Ans: 'Hell and Heaven' symbolize spiritual or moral concepts rather than physical places. The speaker realizes that these concepts cannot be located on a map, suggesting they may not be as straightforward as initially believed.

(iii) What phase of life does the stanza reveal? 
Ans: In this stanza, the speaker is talking about a time in their life when they begin to question and understand things differently. They are no longer as innocent and naive as they were in their childhood. They start to realize that some things they believed in, like Heaven and Hell, are not physical places that can be found on a map.

(iv) How does the poet describe the process of being grown up? 
Ans: The poet describes the process of growing up as a series of realizations and shifts in understanding. It involves recognizing that adults may not always live up to the ideals they promote, and the realization that one's thoughts and opinions are unique and independent. It is a time of personal growth and individuality.

2. In the poem 'Childhood', the poet asks two questions — one is about the time and the other about the place. Why does he ask these questions? (2015)
Ans: The poet asks these two questions about time and place in order to reflect on the passing of childhood and the process of growing up. By questioning when childhood ended and where it went, the poet explores the moments and realizations that mark the transition from innocence to maturity. These questions prompt the poet and the readers to ponder the changes and experiences that shape our understanding of the world as we grow older.

3. What, according to the poem, Childhood, is involved in the process of growing up? (2017)
Ans: See Above Qno. 2(Textual Question Answers)

4. What is the poet's feeling towards childhood in the poem "Childhood"? (2018)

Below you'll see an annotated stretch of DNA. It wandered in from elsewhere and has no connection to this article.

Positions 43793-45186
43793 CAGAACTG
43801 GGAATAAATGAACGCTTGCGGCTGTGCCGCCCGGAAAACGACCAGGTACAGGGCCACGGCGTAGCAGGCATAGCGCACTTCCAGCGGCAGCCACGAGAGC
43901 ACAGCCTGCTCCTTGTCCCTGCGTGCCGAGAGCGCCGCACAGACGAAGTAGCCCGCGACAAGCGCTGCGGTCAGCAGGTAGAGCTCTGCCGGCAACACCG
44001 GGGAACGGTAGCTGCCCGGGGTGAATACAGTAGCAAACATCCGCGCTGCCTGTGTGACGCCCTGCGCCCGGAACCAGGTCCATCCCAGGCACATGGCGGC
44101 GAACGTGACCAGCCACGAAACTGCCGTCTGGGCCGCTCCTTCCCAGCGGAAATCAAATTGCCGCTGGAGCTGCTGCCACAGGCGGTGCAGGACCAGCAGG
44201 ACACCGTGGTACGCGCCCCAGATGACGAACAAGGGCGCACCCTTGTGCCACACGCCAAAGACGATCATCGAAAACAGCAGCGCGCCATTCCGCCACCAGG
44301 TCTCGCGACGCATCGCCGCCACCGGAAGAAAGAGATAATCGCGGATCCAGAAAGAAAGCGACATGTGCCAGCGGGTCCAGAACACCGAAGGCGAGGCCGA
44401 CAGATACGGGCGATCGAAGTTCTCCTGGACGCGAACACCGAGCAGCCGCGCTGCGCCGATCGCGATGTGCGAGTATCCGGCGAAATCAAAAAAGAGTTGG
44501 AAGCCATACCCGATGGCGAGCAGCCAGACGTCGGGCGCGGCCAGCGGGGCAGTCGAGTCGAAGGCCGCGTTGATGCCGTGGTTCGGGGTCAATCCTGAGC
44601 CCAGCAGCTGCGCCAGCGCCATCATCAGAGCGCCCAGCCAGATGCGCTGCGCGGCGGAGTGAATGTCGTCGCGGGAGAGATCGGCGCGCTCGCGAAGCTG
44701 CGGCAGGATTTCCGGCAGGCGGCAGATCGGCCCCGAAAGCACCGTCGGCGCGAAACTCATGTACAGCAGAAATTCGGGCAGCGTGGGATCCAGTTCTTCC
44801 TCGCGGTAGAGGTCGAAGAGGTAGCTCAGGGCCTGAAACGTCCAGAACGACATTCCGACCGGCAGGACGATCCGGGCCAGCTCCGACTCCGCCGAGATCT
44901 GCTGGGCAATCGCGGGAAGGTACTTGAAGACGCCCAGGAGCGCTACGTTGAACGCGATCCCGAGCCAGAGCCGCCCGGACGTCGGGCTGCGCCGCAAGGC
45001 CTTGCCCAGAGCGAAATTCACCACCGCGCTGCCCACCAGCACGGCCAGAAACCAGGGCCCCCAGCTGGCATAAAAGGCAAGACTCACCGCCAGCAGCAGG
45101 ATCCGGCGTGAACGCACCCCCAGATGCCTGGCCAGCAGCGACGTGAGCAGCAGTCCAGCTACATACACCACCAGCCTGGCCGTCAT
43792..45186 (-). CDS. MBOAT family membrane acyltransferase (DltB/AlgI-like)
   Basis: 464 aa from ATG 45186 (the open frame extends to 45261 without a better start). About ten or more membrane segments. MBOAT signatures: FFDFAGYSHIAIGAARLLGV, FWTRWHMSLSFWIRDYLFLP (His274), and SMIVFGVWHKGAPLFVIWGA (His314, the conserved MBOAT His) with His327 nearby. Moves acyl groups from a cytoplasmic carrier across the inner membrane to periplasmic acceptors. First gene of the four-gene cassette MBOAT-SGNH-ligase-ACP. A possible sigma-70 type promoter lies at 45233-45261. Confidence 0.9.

Ans: See Above Qno. 3(Textual Question Answers)

5. What does the speaker of the poem Childhood' speak about adults? (2020 22)
Ans: The speaker of the poem reflects on their realization about adults. They talk about how adults often talk about love and preach about it, but they don't always behave lovingly. The speaker suggests that adults may not always live up to the ideals they promote. It implies that the speaker has observed inconsistencies between the words and actions of adults, leading to a deeper understanding that adults are not always as they initially seemed to be.

6. When did my childhood go? 
Was it the time I realized that adults were not 
All they seemed to be, They talked of love and preached of love, 
But did not act so lovingly, Was that the day!  (2021)

(i) Where do these lines occur? 
Ans: These lines occur in the poem "Childhood."

(ii) When does the poet think that he lost his childhood? 
Ans: The poet thinks they lost their childhood at the time when they realized that adults were not as they seemed to be, specifically when they noticed a disconnect between the adults' words and their actions.

(iii) What do the adults talk of? 
Ans: The adults talk about love and preach about it.

(iv) Do the adults act lovingly?  
Ans: No, the adults do not act lovingly despite talking and preaching about love.

(v) What does the speaker think about the adults? 
Ans: The speaker expresses a sense of disappointment with the adults They had hoped that the adults would show the love they talked about and preached, but their actions didn't reflect their words. This made the speaker realize that the adults weren't as sincere or caring as they had believed or hoped them to be. It's a realization that the adults didn't live up to the expectations of being genuinely loving and kind.

7. Why does the poet say that his childhood "went to some forgotten place"? (2021, 22)
Ans: The poet says that their childhood "went to some forgotten place" because they feel that the innocence and joy of their childhood have vanished and become lost over time. It signifies that the experiences and emotions of childhood are no longer accessible or easily remembered. The poet uses this metaphorical language to express a sense of nostalgia and longing for the carefree and innocent moments of their past, which now seem distant and inaccessible.